Lomma’s colleagues—others involved in the crane and hoisting buisness—said the judge’s ruling was fair.

“We’re not celebrating this; there is a tragedy involved,” said Frank Bardonaro, vice president and managing director of Terex Corp.’s crane segment. “But if every CEO of every airplane that crashed was put on trial for manslaughter, there wouldn’t be any more planes in the air.”

Bardonaro added: “It was tragic, and we all fear accidents in the business, but no one in the industry ever thought that there was any criminal problem here. The facts are that this guy runs a very professional company, with state of the art equipment, and he’s not a rich, greedy guy. He gives to the industry, he gives to the community and he is on the forefront of safety.”

Unresolved Safety Issues

New York City Mayor Michael Bloomberg and the city’s Dept. of Buildings are seeking ">new rules requiring national licenses for crane operators, but the operating engineers union opposes the change.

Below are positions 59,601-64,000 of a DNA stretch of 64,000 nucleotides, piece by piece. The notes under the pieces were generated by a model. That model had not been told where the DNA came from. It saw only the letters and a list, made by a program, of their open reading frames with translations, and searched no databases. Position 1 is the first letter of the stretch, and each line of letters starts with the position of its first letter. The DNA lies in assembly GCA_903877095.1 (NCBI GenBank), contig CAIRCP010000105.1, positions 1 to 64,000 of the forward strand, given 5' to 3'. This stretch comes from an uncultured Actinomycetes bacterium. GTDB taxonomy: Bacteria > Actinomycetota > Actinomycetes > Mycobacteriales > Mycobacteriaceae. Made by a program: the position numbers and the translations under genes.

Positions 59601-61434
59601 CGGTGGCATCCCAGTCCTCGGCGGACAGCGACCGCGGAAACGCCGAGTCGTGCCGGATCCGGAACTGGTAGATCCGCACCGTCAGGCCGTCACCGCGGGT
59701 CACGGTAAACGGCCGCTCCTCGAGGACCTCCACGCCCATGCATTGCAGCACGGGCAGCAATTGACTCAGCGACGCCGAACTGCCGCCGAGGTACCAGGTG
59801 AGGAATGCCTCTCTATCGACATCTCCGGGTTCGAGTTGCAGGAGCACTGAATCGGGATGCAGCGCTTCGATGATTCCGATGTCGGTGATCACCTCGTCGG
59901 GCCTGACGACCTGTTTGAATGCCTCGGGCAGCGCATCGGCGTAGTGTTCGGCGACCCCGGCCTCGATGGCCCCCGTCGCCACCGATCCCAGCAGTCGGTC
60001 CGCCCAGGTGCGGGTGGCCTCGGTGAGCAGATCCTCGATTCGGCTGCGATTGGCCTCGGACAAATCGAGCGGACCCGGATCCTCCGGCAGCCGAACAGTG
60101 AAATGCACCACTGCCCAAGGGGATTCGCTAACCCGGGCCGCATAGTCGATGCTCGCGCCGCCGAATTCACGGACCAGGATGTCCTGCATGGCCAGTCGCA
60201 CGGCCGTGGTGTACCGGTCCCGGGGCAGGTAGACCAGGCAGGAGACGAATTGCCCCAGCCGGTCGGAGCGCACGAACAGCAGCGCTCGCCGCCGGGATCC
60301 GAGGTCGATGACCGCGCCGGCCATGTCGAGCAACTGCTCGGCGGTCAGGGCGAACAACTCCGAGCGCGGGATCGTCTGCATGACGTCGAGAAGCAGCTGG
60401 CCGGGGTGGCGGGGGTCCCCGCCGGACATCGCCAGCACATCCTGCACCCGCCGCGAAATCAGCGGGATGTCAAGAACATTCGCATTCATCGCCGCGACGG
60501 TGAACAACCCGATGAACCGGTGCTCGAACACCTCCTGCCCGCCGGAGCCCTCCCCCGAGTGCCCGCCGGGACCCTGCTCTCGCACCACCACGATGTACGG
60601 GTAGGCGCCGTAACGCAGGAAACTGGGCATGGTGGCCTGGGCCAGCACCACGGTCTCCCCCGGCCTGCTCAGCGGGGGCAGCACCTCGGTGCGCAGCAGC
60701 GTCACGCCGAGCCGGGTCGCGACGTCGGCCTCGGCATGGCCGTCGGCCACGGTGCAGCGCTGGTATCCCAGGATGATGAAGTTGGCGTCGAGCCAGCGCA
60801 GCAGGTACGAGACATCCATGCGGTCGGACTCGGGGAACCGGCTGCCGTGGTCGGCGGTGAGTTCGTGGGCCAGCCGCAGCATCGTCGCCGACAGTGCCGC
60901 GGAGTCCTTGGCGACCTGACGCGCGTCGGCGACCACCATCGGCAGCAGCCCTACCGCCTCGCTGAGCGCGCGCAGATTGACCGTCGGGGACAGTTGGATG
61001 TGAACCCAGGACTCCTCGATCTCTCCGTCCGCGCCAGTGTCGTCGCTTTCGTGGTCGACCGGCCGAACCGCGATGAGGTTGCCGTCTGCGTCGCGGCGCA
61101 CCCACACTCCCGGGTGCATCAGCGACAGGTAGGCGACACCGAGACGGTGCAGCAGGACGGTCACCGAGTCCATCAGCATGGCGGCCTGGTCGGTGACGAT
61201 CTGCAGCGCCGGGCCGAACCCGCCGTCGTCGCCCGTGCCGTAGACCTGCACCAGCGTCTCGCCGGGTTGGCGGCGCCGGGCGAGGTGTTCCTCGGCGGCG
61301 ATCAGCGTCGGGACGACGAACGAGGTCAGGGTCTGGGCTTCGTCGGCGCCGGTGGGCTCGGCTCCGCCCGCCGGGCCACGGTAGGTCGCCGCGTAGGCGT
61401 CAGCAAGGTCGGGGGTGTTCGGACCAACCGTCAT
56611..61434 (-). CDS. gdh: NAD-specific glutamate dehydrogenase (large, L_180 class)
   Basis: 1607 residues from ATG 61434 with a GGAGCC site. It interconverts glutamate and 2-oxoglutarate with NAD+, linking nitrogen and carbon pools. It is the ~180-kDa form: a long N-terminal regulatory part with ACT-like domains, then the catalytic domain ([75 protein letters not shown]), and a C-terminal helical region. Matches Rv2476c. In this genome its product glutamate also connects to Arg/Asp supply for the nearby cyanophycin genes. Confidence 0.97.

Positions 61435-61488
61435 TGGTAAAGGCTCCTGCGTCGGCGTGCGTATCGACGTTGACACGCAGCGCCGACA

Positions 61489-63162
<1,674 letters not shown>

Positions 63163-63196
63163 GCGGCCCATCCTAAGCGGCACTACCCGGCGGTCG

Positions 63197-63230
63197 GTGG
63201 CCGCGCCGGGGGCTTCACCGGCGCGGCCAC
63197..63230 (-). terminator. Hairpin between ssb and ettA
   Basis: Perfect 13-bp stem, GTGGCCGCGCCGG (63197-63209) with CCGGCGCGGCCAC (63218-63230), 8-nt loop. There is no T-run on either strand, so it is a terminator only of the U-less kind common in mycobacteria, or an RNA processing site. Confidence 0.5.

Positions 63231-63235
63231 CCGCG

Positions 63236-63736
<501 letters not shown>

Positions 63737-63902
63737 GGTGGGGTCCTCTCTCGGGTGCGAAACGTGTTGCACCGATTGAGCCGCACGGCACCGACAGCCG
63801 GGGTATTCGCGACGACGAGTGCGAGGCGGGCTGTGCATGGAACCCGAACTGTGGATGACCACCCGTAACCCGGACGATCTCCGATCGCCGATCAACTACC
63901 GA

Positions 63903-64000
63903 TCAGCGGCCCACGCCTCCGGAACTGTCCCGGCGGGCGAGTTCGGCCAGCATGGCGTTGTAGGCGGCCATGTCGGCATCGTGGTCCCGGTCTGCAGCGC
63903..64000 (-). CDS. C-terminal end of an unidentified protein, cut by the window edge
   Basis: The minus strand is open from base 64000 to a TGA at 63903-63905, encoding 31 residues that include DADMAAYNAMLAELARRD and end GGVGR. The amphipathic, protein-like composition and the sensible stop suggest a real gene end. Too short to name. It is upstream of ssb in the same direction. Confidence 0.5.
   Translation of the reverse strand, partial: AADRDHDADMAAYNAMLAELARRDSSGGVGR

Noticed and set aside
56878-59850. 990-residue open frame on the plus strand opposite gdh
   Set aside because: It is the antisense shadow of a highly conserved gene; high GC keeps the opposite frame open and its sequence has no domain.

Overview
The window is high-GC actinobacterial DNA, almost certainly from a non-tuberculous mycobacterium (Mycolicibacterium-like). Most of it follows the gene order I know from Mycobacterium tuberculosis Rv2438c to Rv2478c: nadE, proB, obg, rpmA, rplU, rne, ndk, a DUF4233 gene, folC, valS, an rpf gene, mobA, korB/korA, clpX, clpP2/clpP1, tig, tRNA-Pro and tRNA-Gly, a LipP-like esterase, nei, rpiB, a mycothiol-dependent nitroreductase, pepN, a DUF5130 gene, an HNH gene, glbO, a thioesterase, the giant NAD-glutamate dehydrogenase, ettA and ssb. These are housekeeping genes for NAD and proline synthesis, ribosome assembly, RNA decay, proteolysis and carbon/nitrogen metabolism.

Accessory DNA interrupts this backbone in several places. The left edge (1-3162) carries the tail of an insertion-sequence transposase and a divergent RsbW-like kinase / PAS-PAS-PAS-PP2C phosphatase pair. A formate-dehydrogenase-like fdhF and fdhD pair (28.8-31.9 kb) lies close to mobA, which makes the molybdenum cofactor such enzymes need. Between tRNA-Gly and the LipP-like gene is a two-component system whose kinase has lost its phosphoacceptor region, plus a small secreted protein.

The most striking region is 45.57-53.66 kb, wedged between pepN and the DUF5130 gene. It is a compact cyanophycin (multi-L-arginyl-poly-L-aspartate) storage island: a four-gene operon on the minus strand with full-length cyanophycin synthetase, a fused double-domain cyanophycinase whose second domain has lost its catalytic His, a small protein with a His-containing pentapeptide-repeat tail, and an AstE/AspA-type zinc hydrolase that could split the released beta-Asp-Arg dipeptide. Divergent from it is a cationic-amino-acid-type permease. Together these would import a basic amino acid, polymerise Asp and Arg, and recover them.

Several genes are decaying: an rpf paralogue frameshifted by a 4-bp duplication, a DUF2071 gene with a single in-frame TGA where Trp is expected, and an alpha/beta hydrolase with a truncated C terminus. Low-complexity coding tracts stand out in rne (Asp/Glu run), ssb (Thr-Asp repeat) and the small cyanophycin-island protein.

Prosecutors last year ">failed to win convictions of a rigger in connection with another fatal tower crane collapse in Manhattan in 2008. They also failed to convict, in a jury trial last year, three construction manager staff members charged in connection to a fire at a high-rise that was being demolished at Ground Zero.Two firefighters perished in that fire.

A spokesman for Local 14 of the operating engineers' union, to which Donald Leo belonged, declined comment on the verdict until there was more detail provided "on the judge's thinking."

But some union sources did not agree with the contention that errors by Leo were the reason for the acquittal, but that manslaughter charges brought against Lomma were too difficult to prove. "The case was overcharged," says one.

The source believes the families of the dead workers will "get satisfaction" in pursuing civil actions and a likely settlement with Lomma and his companies.